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Filipinos back government on China dispute, but want more diplomacy

While most Filipinos say that their government should not yield to to Chinese pressure in the South China Sea, others say that Manila could improve its diplomatic efforts to resolve the issue.

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However the Philippines does not have an ambassador in Beijing at present, and in response to Chinese complaints of a communications gap, last week the Manila government appointed two temporary envoys to handle business relations and prepare for official visits from the Philippines to China.

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“We have noted the Philippines’ attitude of valuing bilateral relations, and we hope to see concrete steps from the Philippine side so as to create a necessary atmosphere and favorable environment for bilateral cooperation,” Chinese government spokesperson Hong Lei said in a press conference in Beijing on Thursday.

Cultural exchanges could help smooth relations over, say some. “It is more important now than ever to have non-political projects between our countries,” says Doreen Yu, associate editor at the Philippine Star, one of the country's main English-language dailies. “The sum of relations between the Philippines and China is not the West Philippine Sea.” 

Ms. Yu organized a ballet exchange between Manila and Shanghai – but the project is in limbo as the Chinese dancers have not confirmed whether or not they will travel in the wake of the April stand-off.

The crisis comes just ahead of mid-term elections in the Philippines next year. This means some of the country's politicians could use it as a platform for patriotic grandstanding. “The fear is some misguided rogue person or group will raise a pseudo-nationalistic flag,” says Yu.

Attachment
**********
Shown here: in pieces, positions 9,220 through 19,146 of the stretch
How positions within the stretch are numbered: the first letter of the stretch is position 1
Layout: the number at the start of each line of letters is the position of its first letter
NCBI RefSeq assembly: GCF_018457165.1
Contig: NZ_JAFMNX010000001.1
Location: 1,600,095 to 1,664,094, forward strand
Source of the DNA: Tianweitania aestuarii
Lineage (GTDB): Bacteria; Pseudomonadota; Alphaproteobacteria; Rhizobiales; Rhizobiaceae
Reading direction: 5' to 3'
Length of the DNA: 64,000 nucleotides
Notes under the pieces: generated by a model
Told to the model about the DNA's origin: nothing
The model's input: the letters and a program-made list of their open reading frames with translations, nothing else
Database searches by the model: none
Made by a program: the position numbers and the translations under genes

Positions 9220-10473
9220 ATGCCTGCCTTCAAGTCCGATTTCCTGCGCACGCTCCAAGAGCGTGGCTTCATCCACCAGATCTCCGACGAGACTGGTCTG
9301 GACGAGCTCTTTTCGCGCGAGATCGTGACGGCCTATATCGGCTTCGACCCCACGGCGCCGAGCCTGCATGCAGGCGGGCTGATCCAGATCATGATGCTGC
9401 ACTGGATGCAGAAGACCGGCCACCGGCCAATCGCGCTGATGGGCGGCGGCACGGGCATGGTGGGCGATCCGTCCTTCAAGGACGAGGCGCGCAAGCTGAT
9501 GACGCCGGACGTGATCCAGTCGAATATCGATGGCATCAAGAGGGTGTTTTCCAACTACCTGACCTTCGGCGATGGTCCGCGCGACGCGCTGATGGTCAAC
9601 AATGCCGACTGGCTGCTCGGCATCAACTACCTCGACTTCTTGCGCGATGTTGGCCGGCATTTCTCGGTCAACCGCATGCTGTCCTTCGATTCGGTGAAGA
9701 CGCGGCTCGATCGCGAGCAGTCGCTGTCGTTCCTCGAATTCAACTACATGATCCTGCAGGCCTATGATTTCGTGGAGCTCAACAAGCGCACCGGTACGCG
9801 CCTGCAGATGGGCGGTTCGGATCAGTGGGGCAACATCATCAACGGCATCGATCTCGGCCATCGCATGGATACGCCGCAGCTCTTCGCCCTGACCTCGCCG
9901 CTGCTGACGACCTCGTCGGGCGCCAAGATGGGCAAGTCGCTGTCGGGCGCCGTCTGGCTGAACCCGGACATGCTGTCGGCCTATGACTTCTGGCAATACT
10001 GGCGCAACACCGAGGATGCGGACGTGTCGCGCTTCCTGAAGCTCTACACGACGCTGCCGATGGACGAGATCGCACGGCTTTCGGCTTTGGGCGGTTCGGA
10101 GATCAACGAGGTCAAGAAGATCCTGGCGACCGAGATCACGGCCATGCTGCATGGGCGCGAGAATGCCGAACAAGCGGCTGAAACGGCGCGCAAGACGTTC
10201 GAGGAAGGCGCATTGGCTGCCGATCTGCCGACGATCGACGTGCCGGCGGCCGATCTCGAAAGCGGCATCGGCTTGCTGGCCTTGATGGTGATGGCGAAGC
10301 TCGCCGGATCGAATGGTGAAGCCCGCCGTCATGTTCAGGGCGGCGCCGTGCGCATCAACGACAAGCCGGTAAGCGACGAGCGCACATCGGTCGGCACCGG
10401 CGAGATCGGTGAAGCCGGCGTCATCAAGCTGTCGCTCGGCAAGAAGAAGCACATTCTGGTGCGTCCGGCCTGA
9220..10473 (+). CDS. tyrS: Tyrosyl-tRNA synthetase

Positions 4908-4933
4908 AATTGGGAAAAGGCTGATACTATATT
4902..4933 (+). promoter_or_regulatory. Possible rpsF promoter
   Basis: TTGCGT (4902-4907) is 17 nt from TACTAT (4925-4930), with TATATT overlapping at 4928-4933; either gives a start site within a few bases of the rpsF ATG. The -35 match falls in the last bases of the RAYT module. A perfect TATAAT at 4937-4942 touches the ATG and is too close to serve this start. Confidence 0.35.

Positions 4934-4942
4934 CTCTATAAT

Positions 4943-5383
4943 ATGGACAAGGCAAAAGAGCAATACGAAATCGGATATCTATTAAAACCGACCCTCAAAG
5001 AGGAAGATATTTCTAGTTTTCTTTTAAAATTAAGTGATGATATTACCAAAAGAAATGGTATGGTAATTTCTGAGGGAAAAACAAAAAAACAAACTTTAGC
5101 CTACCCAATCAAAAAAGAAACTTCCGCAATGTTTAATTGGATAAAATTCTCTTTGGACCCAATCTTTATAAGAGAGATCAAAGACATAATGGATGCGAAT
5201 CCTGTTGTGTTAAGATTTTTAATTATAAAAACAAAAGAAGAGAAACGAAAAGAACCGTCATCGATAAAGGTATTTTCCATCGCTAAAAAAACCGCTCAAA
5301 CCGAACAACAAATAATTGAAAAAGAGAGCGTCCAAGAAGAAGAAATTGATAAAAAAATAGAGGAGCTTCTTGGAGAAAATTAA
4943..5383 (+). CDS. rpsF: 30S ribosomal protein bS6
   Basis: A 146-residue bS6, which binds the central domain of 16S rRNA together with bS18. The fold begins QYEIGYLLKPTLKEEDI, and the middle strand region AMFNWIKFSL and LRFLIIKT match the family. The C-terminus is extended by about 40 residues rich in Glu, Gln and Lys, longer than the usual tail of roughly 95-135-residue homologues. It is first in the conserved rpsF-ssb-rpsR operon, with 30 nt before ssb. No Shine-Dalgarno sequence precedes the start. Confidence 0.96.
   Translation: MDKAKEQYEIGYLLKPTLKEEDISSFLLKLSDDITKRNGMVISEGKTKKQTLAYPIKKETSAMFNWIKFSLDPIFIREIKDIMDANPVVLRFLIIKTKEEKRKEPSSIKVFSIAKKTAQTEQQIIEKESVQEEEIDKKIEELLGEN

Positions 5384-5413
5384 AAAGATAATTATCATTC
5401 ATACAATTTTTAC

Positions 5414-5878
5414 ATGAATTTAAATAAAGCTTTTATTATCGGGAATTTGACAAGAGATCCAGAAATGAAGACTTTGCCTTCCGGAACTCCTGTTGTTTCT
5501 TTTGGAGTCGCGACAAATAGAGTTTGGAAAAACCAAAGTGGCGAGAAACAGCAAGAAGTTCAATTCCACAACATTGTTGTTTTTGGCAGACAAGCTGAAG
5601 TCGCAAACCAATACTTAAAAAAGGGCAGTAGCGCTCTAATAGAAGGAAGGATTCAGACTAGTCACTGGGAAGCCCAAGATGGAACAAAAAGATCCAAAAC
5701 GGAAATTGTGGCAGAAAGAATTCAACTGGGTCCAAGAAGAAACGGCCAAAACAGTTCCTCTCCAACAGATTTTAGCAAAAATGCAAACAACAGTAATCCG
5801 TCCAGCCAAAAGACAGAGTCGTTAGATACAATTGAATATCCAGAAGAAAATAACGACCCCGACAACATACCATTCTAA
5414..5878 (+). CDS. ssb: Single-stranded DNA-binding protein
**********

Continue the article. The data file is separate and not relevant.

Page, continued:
Already heated rhetoric has contributed to anti-Chinese protests across Manila – though these attracted only a few hundred people. Still, the country's leaders should better choose the words they use in comments about China, say some Filipinos. “Using emotive terms like 'bullying' is good copy but bad diplomacy,” says Teresita Ang See, who is head of Manila's main Chinese-Filipino cultural center.

Ms. Ong says she spoke to several Chinese students who planned to cut short their studies in Manila and return home. “Their parents want them back,” she says. “Some in China are afraid there might be some retaliation against Chinese here, but that shows a lack of understanding of Filipino culture,” says Ms. Ang See, “We are a tolerant, understanding, Christian people,” she says.

US role

As China's economic and military weight grows, the US has sought new friends in Southeast Asia, enhancing ties with Myanmar and Vietnam. Philippine President Benigno Aquino is likely to ink additional defense co-operation between the US and the Philippines when he visits the White House later in 2012. The US and the Philippines are treaty allies since 1951.

But for Teresita Ang See, the US involvement in the dispute could mean trouble. “They should keep their hands off,” she says, adding that recent bilateral military exercises held in the Philippines could have prompted China's recent forays into the Scarborough Shoal area.

The Philippines says it wants to resolve the dispute by seeking recourse to international law. “Taking the issue to the realm of international law will be useful as it will take the conflict to a neutral and legal forum rather than political,” says Professor Baviera,

However for now military tensions remain high, something that the poorly-armed Philippines does not want. “Neither of us has any interest in escalation,” says Secretary Carandang.


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